How to Decorate Mason Jars for DIY Gifts That Are Actually Pretty Impressive
Add a personal touch
This step-by-step wrapping guide for holiday food gifts in a jar was made for you if you can’t afford to buy everyone you know a fancy storebought present. Homemade food gifts in mason jars take less than an hour to make, they’re inexpensive, and they’ll score you brownie points with loved ones for being super cute and creative. Who can resist homemade granola or just-add-water pancake mix when they’re packaged so prettily? After all, the gift presentation should be just as special as the gift you're giving. You can easily decorate mason jars for gifts by tying colorful ribbon or twine around the rim of a glass and attaching a gift tag—we’ll show you how. Your one-of-a-kind DIY gifts will soon be packaged with love (and craft glue) to show everyone in your life how much you care about them.
The American Research Group estimates that the average adult will spend $929 on gifts this holiday season. So, you might want to consider taking the do-it-yourself gifting route to cut down on costs this year. (Don’t worry, no one’s expecting you to magically become Martha Stewart overnight.)
Now stock up on some art supplies and a few jars, and spoil your friends, family, teachers, and boss with mason jar Christmas gifts. But first you gotta learn how to decorate mason jars for Christmas gifts, so here's all you need to know.
Choose a Jar
Be sure to choose the right jar for the job. Glass canning jars come in a variety of sizes, from half-pint to gallon, and the mouths are available either “regular” or “wide.” Wide-mouth canning jars are easier to fill when dealing with flour and other messy ingredients. Mason jars should be readily available in the baking aisle of any supermarket or craft store near you.
If you’re a jar junkie, you won’t even have to buy new jars. You can upcycle the pickle and spaghetti sauce jars that you’ve saved throughout the year for gifting. Just thoroughly clean and sanitize them before repurposing. To be completely safe, you should buy new lids any time you reuse jars for canning. (Spend an extra buck to ensure you don’t poison anyone.)
Add Script to the Lid
The lid serves as a sweet spot for explaining what’s in the jar. Lauren Kolm, our incredibly talented resident designer, suggests typing the name of your recipe into fonts.com and copying the text of your favorite typeface onto craft paper that matches the color of your gift tag. You can easily handle the task if you were a pro at forging your parent's signatures on report cards with bad grades. Kolm uses fine-line Pigma Micron pens, but feel free to use a Sharpie. Start by tracing the lid of the jar onto craft paper, making sure to leave enough space around the edges for when the metal ring is screwed on, so that the text isn’t covered up. Write something and cut. Stick the hand-lettered circle onto the surface of the lid with spray mount adhesive, which allows for an even coating and dries quickly, and twist on the ring. You can also sandwich a thin piece of holiday fabric between the lid and the ring.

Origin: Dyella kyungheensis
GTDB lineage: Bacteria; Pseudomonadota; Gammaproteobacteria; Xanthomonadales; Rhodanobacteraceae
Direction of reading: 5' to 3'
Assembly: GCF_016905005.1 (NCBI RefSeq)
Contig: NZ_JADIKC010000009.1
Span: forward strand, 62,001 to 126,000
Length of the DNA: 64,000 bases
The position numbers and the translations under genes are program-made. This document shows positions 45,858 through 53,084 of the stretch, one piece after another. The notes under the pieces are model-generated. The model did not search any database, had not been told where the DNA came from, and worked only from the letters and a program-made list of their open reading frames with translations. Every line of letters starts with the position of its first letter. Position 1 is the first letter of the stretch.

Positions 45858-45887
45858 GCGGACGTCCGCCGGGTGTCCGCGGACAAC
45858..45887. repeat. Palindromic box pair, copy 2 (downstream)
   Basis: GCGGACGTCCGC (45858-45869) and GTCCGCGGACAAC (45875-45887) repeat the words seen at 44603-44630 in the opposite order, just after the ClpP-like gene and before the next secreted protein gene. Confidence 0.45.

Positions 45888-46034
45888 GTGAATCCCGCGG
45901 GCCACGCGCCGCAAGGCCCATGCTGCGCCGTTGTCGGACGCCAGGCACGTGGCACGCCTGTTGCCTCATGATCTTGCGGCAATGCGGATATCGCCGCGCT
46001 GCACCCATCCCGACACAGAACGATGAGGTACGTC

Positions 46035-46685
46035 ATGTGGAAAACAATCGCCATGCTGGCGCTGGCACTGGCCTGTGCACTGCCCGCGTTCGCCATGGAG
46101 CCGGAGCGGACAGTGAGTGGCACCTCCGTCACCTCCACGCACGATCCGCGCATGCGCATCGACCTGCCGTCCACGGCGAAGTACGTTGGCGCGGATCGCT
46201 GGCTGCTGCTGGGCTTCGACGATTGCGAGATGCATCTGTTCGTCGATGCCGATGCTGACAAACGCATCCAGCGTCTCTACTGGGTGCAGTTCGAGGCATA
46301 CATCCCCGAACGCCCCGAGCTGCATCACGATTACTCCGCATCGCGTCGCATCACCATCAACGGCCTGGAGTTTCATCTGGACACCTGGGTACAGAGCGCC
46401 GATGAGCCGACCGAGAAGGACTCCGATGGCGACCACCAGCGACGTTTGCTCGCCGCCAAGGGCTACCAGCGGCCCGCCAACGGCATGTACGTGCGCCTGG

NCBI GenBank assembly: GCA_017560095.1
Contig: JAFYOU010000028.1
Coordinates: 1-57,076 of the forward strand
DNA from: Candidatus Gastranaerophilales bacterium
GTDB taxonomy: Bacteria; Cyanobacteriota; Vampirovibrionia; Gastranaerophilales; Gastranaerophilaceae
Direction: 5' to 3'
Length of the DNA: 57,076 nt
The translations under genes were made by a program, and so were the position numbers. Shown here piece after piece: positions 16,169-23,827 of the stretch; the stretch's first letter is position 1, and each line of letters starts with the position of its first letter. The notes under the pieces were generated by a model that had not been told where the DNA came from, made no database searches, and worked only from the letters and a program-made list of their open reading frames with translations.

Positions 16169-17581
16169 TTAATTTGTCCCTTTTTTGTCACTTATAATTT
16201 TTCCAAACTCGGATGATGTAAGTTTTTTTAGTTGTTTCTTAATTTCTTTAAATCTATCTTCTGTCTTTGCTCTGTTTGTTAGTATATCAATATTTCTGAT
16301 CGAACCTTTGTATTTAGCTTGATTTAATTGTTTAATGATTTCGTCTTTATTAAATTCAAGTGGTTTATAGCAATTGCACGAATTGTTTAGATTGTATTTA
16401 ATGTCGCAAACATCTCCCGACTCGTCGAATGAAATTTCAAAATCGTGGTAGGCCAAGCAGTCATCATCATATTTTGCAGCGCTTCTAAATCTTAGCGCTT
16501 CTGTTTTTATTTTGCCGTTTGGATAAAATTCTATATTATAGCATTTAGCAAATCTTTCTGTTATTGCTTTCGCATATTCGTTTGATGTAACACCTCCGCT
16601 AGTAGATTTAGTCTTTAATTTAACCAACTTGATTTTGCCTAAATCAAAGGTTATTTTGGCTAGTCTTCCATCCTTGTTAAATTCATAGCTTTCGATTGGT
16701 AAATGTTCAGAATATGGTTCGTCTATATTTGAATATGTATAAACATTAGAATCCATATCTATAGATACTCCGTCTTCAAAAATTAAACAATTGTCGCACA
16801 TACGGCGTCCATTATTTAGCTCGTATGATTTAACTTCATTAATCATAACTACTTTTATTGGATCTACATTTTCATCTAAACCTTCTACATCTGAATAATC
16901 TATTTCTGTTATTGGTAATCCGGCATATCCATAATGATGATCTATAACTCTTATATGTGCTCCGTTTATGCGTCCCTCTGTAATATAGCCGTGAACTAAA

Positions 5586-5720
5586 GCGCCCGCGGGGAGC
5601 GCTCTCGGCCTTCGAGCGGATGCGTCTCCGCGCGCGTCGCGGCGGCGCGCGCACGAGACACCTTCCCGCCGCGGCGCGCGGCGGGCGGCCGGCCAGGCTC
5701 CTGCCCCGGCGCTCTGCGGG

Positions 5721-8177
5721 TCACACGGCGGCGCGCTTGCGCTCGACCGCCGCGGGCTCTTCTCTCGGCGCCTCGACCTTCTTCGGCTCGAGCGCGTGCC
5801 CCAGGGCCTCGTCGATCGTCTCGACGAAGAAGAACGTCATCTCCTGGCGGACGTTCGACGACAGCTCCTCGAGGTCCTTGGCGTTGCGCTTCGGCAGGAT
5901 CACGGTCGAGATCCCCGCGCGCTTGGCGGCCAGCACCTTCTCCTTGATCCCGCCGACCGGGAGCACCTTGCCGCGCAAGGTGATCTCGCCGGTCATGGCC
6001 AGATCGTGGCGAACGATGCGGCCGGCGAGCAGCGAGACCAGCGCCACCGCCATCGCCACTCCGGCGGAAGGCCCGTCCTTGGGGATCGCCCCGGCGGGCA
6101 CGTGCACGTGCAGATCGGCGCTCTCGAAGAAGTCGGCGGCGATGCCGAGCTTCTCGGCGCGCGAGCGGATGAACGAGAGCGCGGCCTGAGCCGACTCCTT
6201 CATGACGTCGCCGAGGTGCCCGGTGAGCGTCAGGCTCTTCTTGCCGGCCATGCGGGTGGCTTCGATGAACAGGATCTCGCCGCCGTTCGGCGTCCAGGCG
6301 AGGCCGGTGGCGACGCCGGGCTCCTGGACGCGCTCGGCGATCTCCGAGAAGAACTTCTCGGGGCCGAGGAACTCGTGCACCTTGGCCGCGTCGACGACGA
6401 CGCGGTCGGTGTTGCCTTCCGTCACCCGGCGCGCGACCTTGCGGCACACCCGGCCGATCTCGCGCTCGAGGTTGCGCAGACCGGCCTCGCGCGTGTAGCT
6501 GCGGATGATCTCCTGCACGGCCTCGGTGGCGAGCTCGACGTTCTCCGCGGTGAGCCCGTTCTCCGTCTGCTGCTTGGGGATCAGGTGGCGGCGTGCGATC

Write on a Tag
Make your holiday presents stand out by adding hand-lettered gift tags to the mix. You can either make your own tags from scratch, or buy ten plain cardstock tags from Knot & Bow for $4. (They’re available in almost every color imaginable.) Now, write. It really doesn’t matter what your handwriting looks like—everyone’s is unique and beautiful in its own way. Try cursive and print text with bold, italic, or regular fonts in all different sizes—the possibilities are endless.
If you’re not artsy, don’t freak out. Etsy is at your service. A Little Scrap of Happy sells a set of five gorgeous hand-lettered gift tags for just $3.50 (twine included). If you’re running short on time, Sugar Paper’s matte gold foil Sweet for You gift tags are available at Target. And if you’re all stocked up on ink cartridges and card stock, there are also many free printable gift tags online for you to customize and print.
Tie a Bow
Add accents to your gifts with simple additions like twine, wool, or ribbon. Knot & Bow sells twine at different lengths in a variety of colors—solid, striped, and glittered. The butcher’s twine you use to wrap your turkey will work perfectly, too. These gift wrapping YouTube tutorials will guide you through how to tie the perfect bow. You can tie a ribbon three ways—classic, layered, and rosette. Choose from silk, satin, wired, nylon, grosgrain, or twill. For an extra Christmas-y touch, grab some red flannel ribbon and tuck a fresh sprig of greenery (like fir or holly) into the bow for a wintery finishing touch.
Assemble the Gift
Now that you’ve chosen the right jar, purchased a gift tag, added hand-lettering to a label for the lid, and practiced the art of tying a bow, put it all together and you’re ready to give a truly thoughtful present.
You're All Set
Would you look at that? Easy as pie.